Van Helsing's nemesis wasn't so impressive

October 08, 2010
by Sean Ruck, Contributing Editor
This report originally appeared in the October 2010 issue of DOTmed Business News

Parasitologist Patrick Manson was born in Scotland on Oct. 3, 1844, the second of an eventual nine children. His initial foray into a profession wasn’t a hint at what he would later become or achieve. Manson was apprenticed to an ironmaster’s firm in Aberdeen, Scotland at the age of 15. But poor health forced him to abandon that pursuit and he instead focused his energies on medicine. He proved to be adept and passed his final exams by 20, even though he was required to be 21 to receive his medical degree.

From this promising start in the field, he only increased his stature with a discovery that has led to millions of lives saved over the past century.

Shortly after receiving his degree, he departed the British Isles to spend more than two decades in China, studying numerous diseases.

Manson began his overseas exploits in Taiwan and after more than a decade, found himself pursuing medicine among the populace of Xiamen, China. The Scot provided what medical services he could to the wary citizens, slowly earning their trust. Eventually, he established enough rapport that he was able to perform a badly needed surgery on a young man burdened with an elephantoid tumor. The successful surgery encouraged many more locals to seek his expert attention. These medical administrations ultimately amounted, according to Manson’s own records, to more than one ton of diseased tissue being removed from patients.

By 1875, determined to learn as much as possible about elephantiasis, Manson returned to England. He was likely dismayed when he learned that there were no answers to be found amongst the English medical community. Still, he persevered in his efforts and came across a promising lead in an unexpected locale — the British Museum. It was there he came across the recounting of findings by Timothy Lewis of the Army Medical Service. While practicing in Calcutta, India, Lewis discovered the presence of a microscopic worm living in the blood and urine of patients with chyluria.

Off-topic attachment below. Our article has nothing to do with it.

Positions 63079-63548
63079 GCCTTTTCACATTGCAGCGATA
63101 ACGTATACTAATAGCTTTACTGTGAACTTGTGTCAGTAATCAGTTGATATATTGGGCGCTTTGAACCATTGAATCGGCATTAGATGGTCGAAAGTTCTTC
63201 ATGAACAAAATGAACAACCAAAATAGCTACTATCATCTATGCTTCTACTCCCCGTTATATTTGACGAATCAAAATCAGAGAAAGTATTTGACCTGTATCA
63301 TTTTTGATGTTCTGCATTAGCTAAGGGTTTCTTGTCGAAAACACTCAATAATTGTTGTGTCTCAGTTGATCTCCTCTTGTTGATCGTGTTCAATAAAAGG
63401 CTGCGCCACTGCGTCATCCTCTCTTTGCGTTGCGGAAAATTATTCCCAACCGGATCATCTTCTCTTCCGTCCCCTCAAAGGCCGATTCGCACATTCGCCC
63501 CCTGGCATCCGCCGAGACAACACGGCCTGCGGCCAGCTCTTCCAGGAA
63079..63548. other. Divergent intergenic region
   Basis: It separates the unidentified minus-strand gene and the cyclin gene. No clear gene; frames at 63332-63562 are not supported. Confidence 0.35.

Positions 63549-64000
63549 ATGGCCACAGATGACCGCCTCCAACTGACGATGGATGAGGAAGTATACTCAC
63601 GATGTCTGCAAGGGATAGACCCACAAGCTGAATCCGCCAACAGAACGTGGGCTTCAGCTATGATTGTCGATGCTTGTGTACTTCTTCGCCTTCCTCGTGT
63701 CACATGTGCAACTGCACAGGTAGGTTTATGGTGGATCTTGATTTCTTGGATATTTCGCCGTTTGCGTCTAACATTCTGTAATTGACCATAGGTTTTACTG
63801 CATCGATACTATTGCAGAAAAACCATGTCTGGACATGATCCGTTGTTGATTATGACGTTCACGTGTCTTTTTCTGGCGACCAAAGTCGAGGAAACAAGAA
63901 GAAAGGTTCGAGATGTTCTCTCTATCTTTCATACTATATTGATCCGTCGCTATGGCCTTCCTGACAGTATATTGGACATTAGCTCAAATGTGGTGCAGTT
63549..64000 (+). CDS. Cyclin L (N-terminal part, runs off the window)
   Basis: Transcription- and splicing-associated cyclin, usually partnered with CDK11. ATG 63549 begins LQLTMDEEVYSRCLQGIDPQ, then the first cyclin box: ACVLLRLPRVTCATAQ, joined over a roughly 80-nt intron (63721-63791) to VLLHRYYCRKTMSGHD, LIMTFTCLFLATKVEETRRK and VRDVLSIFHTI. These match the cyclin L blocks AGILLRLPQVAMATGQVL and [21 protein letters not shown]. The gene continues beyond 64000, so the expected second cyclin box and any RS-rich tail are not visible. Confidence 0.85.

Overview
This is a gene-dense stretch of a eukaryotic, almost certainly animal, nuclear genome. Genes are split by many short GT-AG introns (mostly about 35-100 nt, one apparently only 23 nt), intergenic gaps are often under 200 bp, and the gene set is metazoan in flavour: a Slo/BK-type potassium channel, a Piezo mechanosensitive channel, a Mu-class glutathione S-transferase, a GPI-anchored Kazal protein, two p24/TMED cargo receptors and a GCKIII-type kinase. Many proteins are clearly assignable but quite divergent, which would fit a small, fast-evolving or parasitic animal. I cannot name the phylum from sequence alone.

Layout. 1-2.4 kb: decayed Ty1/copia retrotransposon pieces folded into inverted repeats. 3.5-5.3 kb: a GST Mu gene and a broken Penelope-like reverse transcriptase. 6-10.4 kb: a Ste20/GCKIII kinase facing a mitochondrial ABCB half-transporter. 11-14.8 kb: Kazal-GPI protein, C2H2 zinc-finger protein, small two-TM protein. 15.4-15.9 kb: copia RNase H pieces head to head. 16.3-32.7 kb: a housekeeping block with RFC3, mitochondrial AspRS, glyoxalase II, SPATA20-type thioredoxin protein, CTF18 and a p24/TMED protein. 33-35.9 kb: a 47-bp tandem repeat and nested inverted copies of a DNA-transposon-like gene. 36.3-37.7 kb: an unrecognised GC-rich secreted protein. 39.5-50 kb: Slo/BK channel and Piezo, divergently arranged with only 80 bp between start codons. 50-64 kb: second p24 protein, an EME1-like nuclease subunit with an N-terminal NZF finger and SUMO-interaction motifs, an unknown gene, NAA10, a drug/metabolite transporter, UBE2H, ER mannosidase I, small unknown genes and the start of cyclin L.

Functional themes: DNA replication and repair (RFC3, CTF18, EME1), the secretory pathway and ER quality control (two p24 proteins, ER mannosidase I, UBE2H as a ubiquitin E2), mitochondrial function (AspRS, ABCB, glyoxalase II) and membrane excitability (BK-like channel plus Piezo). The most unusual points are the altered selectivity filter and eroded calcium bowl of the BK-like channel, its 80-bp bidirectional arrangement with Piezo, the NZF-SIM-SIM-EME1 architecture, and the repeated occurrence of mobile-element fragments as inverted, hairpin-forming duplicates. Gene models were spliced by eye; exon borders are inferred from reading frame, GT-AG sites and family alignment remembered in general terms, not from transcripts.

Manson calculated the amount of worm embryos in an infected person’s system at a given time and concluded that the embryos could not all mature into worms in the same host without overpopulating the infected system and killing their host and themselves. Based on the deduction, he searched for a solution that would pass embryos from one host to another.

His solution was found in a bloodsucker rightfully more feared than the literary creation of Bram Stoker . . . the mosquito.

Manson had a ready volunteer in his servant Huito. Hutio had filariasis and by studying mosquitoes gorged on his blood, Manson was able to confirm his suspicions.

“I shall not easily forget the first mosquito I dissected. I tore off its abdomen and succeeded in expressing the blood the stomach contained,” Manson stated in his journals. “Placing this under the microscope, I was gratified to find that, so far from killing the filaria, the digestive juices of the mosquito seemed to have stimulated it to fresh activity.”

For being so close to the target, Manson ultimately fell just short with part of his deduction. He believed the mosquitoes transferred the disease from victim to victim by laying eggs and contaminating drinking water. It would be a few years before Thomas Bancroft would posit the theory that the infection was transmitted directly by the insects when they fed on blood.

Still, Manson had made a major impact and had many other discoveries to his credit. He would go on to discover the lung fluke and a number of skin diseases, and his theories and research would contribute significantly to the discovery of the mosquito’s role in malaria.

He published the highly regarded Tropical Diseases: A Manual of the Diseases of Warm Climates, founded the world’s first school of tropical medicine in England and helped found the Royal Society of Tropical Medicine in 1907, serving as its first president. He received a knighthood in 1903 and continued his travels and lecturing for years after his retirement, giving his last address at the School of Tropical Medicine in London, just two weeks before his death at the age of 77.

It would be no exaggeration to credit Manson’s research with savings thousands of lives since his momentous discoveries and to rightfully name him the Father of Tropical Medicine.